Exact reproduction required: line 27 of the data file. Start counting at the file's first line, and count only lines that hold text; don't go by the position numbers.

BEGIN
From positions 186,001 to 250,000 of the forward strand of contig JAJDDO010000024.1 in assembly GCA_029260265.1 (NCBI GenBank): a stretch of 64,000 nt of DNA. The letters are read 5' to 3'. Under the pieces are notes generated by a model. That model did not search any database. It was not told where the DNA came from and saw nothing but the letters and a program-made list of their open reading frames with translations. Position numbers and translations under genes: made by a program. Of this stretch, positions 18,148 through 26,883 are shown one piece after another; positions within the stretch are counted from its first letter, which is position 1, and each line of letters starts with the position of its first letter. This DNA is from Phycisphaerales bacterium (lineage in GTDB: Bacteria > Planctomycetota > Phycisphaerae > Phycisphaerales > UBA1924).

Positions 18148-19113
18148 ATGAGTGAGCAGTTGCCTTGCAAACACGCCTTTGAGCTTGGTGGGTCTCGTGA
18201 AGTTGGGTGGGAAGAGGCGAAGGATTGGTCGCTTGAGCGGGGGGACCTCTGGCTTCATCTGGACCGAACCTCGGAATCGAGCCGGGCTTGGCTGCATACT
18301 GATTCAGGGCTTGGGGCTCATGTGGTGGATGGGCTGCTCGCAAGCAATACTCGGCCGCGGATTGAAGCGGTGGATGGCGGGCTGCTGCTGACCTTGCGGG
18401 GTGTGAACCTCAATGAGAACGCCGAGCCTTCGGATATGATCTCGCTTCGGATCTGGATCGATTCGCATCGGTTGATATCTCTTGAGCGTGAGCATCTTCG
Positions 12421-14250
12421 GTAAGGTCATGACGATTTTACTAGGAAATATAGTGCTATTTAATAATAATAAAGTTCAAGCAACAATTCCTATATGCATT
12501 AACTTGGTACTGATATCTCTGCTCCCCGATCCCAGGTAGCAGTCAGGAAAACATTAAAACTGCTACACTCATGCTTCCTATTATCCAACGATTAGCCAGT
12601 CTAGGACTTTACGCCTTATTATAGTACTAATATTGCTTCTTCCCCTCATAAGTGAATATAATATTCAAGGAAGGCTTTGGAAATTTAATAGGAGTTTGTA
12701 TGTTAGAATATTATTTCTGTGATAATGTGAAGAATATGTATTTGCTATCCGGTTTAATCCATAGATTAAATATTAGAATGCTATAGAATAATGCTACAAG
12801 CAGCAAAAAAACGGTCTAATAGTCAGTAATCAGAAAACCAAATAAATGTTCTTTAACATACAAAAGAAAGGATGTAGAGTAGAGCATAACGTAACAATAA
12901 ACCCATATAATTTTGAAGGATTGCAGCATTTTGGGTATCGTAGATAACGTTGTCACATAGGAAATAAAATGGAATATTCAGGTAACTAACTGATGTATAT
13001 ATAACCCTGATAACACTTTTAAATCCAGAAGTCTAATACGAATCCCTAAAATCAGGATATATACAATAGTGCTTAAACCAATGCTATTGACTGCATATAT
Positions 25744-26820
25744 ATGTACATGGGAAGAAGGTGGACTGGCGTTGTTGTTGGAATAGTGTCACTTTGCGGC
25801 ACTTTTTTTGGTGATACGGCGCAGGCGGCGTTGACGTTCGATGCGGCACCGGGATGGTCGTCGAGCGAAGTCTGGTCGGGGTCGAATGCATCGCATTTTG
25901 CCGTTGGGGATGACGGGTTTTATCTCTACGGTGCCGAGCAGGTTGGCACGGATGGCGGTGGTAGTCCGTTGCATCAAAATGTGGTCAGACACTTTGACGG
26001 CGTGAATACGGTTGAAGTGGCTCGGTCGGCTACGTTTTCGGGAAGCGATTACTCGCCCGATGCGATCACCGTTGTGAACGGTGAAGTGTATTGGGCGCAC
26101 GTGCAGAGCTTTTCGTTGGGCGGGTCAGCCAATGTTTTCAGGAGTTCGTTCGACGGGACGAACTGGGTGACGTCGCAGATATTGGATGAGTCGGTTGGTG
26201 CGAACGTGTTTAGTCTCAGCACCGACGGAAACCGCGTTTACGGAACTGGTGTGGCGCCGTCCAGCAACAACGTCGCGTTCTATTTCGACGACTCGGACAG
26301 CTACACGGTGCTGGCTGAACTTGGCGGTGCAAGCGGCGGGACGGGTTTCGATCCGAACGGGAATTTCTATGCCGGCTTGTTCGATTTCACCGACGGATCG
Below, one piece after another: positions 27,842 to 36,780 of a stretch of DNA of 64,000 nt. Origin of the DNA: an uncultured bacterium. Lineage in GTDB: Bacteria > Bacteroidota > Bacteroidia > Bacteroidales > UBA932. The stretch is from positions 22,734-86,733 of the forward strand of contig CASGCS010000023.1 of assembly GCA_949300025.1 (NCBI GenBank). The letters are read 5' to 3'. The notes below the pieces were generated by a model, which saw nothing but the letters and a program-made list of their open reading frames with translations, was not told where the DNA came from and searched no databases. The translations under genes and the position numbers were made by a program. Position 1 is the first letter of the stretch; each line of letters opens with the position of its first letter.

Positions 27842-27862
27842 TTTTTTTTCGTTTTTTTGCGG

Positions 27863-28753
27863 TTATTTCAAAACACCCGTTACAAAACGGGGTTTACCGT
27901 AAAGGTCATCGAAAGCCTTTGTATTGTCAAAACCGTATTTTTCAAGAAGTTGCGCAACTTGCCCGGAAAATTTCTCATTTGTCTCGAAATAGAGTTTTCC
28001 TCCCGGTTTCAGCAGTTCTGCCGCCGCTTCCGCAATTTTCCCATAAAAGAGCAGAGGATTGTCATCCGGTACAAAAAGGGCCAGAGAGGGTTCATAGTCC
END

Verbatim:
27863 TTATTTCAAAACACCCGTTACAAAACGGGGTTTACCGT